Three-quarters of a million people now in 'pay as you go' employment
THREE-QUARTERS of a million people are now on zero-hours contracts, according to figures published yesterday. And they’re poorly paid compared to full-time workers.
The number of people on the exploitative contracts shot up by 19 per cent to 744,000 just over the past six months, said the Office for National Statistics (ONS). Nearly a third of them are 16 to 25-year-olds.
The new figure sparked fresh criticism of the contracts, under which workers do not know how many hours a week they can expect to do. Often, shifts are scheduled or cancelled at the last minute.
This means people can’t be sure they’ll be able to pay bills, feed their families or have a healthy work-life balance.
A Department for Business spokesman claimed that zero-hours contracts have “a part to play in a modern, flexible labour market.
The government had “acted to ban” exclusivity clauses that restrict people from seeking extra work elsewhere, the spokesman added.
But a shocking 40 per cent of people on such contracts want to work more but cannot get extra hours or additional jobs, the ONS said.
The Tory claim to be “on the side of working people” was nothing more than “lip service,” said Unite assistant general secretary Steve Turner.
TUC research shows that average weekly earnings for zero-hours workers are £188, compared to £479 for full-time employees.
TUC general secretary Frances O’Grady called the £300 difference “a stark reminder of Britain’s two-tier workforce.”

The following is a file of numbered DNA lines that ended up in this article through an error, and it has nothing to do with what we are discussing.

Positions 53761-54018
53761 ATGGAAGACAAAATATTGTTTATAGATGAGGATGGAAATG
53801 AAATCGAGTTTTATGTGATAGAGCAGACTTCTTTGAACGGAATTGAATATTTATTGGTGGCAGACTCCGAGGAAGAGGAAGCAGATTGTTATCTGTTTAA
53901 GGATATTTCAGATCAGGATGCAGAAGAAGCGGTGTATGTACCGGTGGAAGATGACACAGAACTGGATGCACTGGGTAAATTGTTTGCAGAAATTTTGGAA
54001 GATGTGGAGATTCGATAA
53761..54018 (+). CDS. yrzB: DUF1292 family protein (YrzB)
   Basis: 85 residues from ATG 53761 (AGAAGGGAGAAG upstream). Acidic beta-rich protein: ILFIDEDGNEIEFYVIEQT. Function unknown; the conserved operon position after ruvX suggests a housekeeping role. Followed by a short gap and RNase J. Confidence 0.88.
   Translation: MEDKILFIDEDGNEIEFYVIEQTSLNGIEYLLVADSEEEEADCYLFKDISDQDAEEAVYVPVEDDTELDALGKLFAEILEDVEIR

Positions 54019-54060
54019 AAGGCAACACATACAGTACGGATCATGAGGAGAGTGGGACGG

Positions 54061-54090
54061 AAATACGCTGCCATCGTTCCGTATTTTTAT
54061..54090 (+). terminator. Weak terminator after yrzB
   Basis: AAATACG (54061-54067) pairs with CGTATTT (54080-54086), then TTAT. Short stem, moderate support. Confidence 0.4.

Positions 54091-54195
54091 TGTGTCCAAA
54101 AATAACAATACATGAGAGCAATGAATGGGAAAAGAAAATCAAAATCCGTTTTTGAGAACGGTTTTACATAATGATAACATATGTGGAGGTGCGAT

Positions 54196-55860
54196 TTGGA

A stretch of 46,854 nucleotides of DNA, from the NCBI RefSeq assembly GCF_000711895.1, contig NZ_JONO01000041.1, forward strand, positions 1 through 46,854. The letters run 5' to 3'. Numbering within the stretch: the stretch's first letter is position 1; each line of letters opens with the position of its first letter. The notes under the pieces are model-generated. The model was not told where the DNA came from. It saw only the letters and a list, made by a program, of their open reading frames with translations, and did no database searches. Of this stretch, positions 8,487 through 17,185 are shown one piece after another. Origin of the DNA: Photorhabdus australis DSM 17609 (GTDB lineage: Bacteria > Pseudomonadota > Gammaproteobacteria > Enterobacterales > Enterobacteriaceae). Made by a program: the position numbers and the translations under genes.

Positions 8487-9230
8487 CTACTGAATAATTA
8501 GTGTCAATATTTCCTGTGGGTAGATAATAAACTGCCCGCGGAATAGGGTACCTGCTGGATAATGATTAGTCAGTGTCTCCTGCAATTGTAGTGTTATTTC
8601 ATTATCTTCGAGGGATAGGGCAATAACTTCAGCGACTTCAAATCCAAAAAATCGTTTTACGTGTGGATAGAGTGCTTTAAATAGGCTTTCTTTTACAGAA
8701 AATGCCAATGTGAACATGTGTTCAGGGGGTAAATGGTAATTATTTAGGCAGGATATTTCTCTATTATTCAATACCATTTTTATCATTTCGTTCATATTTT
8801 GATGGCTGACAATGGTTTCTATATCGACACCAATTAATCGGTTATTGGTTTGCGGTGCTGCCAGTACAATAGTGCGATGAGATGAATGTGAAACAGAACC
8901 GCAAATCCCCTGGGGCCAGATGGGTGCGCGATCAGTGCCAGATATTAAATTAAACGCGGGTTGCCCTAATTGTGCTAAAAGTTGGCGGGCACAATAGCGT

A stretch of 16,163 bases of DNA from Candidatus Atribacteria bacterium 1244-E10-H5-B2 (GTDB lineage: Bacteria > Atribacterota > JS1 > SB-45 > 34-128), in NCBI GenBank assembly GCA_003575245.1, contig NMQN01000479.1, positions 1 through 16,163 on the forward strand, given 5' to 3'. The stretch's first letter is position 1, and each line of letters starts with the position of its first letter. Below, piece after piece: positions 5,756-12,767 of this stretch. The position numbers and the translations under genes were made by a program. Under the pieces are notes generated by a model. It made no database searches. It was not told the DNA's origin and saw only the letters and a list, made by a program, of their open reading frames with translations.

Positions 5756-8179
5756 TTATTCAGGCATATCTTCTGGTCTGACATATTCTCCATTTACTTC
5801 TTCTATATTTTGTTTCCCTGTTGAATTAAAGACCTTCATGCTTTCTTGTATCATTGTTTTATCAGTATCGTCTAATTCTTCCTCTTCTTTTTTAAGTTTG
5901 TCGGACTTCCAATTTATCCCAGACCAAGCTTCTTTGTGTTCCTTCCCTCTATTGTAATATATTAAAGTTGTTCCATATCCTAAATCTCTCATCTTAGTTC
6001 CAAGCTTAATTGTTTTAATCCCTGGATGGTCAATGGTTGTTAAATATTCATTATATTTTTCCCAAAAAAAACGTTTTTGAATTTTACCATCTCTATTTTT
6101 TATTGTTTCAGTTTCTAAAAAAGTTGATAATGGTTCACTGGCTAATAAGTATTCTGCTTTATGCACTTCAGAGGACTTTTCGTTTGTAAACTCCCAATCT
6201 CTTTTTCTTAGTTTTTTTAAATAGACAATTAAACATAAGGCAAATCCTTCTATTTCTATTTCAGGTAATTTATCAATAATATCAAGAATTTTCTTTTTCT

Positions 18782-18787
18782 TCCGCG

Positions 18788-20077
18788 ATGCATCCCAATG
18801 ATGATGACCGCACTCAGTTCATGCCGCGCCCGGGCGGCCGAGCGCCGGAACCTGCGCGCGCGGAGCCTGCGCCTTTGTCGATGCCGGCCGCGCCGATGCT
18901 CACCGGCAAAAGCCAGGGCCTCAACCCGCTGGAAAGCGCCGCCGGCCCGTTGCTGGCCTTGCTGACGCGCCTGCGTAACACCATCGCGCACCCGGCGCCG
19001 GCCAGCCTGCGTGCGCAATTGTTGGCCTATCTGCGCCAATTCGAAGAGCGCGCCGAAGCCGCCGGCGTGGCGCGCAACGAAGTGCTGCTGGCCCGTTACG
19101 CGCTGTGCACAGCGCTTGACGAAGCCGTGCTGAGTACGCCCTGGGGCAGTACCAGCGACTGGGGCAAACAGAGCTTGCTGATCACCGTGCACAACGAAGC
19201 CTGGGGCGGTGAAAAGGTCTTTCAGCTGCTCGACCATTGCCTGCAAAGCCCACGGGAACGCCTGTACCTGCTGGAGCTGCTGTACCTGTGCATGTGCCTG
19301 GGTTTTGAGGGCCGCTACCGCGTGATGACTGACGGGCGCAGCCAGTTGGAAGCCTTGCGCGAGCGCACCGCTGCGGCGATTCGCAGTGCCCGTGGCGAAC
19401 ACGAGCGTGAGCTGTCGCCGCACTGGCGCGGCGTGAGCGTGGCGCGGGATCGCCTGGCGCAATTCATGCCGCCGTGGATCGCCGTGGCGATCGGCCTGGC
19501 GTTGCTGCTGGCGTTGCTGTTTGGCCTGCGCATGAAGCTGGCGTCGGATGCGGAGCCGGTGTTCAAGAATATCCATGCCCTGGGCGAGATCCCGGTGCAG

She said: “I challenge any minister or business leader to survive on a low-paid zero-hours contract job, not knowing from one day to the next how much work they will have.”
Prime Minister David Cameron was forced to admit live on television earlier this year that he could not survive on a zero-hours contract, despite using statistics on such jobs to distort unemployment figures under Tory rule.
As well as teenagers and young adults, those in zero-hours jobs with an average of 25 hours per week are most likely to be women and older people.
Many of those questioned in the ONS study might not know what to expect from a zero-hours contract, or even what one is, before agreeing to a “pay as you go” role, said Jon Ingham of jobs website Glassdoor.
Labour leadership frontrunner Jeremy Corbyn said: “The figures show an increasing trend of work becoming more insecure, low-paid and exploitative.
“But this is only the tip of the iceberg, with growing numbers underemployed or forced into unpaid workfare schemes, internships and low-quality apprenticeships.”
Workers in a number of regions across the country are “fighting back” by campaigning for fixed hours, said GMB union general secretary Paul Kenny.
The TUC estimates that another 820,000 workers are underemployed — desperate to work full-time but stuck in part-time jobs. More than 1.2 million people now work fewer hours than they need, up 200,000 since the Tories took office in 2010, shadow business secretary Chuka Umunna said.